Student Seeking Help for Earthquake Victims in Native Turkey
By Brian Hiro
Seemingly every time Ali Turanli checks his Instagram feed this week, a fresh nightmare awaits him.
One moment, it will be someone from his native Turkey posting footage from an abrupt funeral that wasn’t supposed to happen. The next, it will be a person transmitting a digital cry for help to assist in finding a family member or friend who’s lost in the rubble of a collapsed building.
“It’s terrifying,” Turanli said. “And it’s nonstop.”
Turanli, a second-year political science major at Cal State San Marcos, has been watching from afar in horror as grim dispatches come in from Turkey and Syria, where a magnitude 7.8 earthquake on Monday has killed more than 20,000 people and caused catastrophic destruction throughout the region.
As soon as he learned about the earthquake, he reached out to his parents and other family members in Istanbul, who were not directly affected since the epicenter was hundreds of miles away. Then he began thinking about ways that he could aid the country where he was born and raised.
“It's a very unstable region,” he said. “The people who live in these villages, they don't have any place to go. A lot of private companies and business owners are doing their part; horse track owners are opening their tracks for people to sleep in.
“There's a lot of help coming in. But there's always need for more.”
Turanli is one of two Turkish students currently enrolled at CSUSM (the other is Necmiye Yildirim, a graduate student in kinesiology). His family moved from Turkey to Maryland when he was a junior in high school after his mother, a molecular biology professor, took a sabbatical at the National Institutes of Health.
Around the same time that Turanli enrolled at CSUSM in 2021, his parents returned to Istanbul with his younger sister, who’s now 9. His mother heads the molecular biology department at a private college there, and his father is a civil engineer who’s working a job in Romania. Turanli’s younger brother attends college in Florida.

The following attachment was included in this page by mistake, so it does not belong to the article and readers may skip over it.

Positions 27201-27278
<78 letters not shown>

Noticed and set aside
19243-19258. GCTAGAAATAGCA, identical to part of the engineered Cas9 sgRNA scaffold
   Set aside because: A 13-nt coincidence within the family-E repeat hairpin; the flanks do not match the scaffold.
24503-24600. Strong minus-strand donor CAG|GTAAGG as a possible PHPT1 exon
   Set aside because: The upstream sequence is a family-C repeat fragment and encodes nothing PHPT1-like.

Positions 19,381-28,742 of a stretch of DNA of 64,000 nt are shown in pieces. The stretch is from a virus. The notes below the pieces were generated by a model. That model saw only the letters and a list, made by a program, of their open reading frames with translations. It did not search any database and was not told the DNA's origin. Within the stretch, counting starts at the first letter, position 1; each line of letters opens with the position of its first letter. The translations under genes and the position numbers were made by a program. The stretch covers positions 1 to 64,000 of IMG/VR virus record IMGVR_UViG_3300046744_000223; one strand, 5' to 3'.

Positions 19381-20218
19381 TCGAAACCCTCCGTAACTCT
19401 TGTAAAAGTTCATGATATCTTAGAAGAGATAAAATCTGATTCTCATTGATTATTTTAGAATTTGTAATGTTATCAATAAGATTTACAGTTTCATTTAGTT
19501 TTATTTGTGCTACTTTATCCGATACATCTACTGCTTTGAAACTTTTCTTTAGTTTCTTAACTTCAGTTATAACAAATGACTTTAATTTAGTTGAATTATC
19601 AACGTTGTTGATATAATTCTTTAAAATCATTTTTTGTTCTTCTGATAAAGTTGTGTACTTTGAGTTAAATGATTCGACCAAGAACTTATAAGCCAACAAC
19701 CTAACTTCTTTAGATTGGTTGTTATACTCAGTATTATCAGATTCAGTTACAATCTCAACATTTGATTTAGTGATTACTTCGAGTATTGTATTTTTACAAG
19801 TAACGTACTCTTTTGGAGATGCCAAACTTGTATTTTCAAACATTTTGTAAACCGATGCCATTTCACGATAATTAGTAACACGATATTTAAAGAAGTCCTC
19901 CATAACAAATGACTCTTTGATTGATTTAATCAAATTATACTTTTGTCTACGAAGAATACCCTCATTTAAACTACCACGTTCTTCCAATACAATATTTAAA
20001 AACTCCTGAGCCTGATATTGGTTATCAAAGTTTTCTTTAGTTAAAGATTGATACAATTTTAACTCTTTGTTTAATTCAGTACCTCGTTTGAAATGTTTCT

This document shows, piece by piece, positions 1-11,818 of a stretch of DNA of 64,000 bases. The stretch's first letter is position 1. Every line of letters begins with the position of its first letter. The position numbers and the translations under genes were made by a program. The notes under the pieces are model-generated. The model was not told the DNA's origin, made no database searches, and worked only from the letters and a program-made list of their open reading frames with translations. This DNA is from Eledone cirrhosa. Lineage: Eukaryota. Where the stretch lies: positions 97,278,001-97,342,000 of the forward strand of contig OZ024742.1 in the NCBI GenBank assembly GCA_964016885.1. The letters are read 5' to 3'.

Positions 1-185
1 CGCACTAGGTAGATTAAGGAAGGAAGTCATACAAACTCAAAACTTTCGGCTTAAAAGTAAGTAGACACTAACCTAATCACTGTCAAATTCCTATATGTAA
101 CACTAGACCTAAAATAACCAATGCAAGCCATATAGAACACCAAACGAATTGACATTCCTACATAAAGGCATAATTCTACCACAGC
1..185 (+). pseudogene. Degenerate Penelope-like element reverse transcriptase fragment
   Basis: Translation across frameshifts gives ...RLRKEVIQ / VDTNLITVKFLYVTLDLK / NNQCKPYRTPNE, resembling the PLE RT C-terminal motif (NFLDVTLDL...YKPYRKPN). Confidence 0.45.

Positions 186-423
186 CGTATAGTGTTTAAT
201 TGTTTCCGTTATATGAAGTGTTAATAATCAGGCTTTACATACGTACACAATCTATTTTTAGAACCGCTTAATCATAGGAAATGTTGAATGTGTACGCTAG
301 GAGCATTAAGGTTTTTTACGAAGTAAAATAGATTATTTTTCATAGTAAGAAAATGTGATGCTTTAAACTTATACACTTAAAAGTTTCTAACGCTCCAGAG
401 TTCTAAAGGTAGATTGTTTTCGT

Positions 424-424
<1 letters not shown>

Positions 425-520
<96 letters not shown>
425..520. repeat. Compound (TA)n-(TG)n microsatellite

Though his family escaped danger, Turanli said friends of friends died in the earthquake and that the cousin of his local martial arts coach lost nearly his entire family, leaving behind only a 6-year-old.
“It’s just horrible,” Turanli said. “It’s not even a situation where money or shelter can help. This kid doesn’t have parents anymore.”
The unfolding disaster, Turanli said, calls to mind some of the frightening lessons he has learned in political science classes that touch on global crises.
“After a big earthquake like this, an economic crisis is normal,” he said. “But we already have an economic crisis in Turkey, and now an earthquake has happened. I don’t know what will come of this. I don’t know if the government will be able to pull the country out of it.”
Turanli is asking members of the CSUSM community to make a donation to the International Rescue Committee, which has more than a thousand staff on the ground in Turkey and Syria.
“Five dollars is 100 Turkish lira, and that can buy a little kid shoes and a jacket, or food for at least four days,” he said. “In a situation like this, even the smallest donation counts.”
Brian Hiro, Communications Specialist
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